The share of people going hungry has significantly dropped over the last 25 years. Whereas in 1990, 23 per cent of the world population were affected by hunger, this is now the case for just 11 per cent. However, every third human being continues to suffer from hidden hunger. Fortification, supplementation and food diversification are just three of several approaches with which scientists and practitioners are attempting to combat hidden hunger. The 3rd Hidden Hunger Congress, which took place in Stuttgart, Germany, from the 20th to the 22nd March, looked at the different methods. But above all, the participants called on politicians to assume responsibility.
“I believe it is within our reach to end hidden hunger,” stated Shawn Baker of the Bill & Melinda Gates Foundation at this year’s Hidden Hunger Conference. But despite a number of powerful tools, hunger continued to be an urgent development problem which Baker went as far as to call “a political failure”. Politicians had made enough empty promises. “Political leadership needs to translate into financial commitments,” Baker demanded, and mentioned the implementation of the Scaling-up Nutrition Initiative (SUN) in Côte d’Ivoire as an encouraging example.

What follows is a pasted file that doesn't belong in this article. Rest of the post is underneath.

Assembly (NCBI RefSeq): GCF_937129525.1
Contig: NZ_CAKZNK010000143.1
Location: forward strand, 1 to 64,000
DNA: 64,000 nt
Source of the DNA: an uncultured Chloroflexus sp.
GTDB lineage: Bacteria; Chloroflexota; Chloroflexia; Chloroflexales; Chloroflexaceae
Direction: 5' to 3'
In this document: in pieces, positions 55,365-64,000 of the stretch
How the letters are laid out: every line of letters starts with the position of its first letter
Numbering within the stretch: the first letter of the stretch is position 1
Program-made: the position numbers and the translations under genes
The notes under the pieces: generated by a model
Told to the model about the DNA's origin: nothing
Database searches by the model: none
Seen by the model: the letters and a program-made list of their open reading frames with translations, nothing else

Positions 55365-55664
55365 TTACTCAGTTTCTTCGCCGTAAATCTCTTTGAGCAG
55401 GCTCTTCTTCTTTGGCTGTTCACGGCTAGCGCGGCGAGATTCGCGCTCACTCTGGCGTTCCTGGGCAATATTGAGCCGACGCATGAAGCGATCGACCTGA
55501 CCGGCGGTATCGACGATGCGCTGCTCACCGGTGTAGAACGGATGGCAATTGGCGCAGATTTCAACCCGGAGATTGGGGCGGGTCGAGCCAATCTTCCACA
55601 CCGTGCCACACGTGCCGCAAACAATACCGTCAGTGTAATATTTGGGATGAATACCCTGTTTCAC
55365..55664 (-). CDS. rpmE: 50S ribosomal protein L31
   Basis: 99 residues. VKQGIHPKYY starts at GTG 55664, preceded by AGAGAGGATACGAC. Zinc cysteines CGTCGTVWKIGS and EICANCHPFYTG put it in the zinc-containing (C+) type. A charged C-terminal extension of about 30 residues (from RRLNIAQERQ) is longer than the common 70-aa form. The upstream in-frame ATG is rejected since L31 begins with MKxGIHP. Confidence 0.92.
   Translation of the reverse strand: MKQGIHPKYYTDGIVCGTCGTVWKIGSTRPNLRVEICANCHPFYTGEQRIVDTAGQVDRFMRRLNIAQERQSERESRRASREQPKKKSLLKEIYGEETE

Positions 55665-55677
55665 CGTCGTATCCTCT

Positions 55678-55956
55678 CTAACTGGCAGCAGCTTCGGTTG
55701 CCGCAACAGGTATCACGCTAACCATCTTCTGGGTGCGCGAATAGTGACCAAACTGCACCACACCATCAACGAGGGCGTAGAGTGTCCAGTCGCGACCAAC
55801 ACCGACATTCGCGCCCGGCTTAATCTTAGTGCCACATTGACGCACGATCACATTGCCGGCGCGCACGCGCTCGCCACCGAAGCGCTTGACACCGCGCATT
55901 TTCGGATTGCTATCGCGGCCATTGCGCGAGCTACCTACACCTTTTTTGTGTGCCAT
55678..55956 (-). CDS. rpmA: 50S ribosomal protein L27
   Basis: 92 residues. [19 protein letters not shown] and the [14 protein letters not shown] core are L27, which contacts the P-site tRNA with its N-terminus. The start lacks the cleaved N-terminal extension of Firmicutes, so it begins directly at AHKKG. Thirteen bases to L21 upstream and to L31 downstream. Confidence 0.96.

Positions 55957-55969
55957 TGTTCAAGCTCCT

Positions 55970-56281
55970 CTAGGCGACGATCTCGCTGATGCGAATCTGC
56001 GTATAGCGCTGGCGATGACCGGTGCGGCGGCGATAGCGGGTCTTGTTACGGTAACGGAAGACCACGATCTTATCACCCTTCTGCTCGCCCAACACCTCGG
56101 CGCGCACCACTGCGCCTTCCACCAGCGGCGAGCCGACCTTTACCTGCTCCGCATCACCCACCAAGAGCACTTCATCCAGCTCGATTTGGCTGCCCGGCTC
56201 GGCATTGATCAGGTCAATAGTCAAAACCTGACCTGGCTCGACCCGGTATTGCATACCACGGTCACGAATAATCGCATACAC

Politicians have to take preventive Action
Joachim von Braun from the Center for Development Research (ZEF) also stressed the role of politics in combatting hidden hunger and hunger in general. In particular, corruption, violence and political instability were significant factors with dramatic consequences for the food security of the population affected or the hunger it was suffering. This could be observed in Eastern Africa, North East Nigeria, Yemen and a few other places. “These are neglected issues,” von Braun said. I am very pleased to note that only recently, key international agencies such as the World Bank have taken on this issue. For decades, they have excluded investment action in so-called failed or fragile states.” Today, around a quarter of all people suffering hunger are living in these fragile states.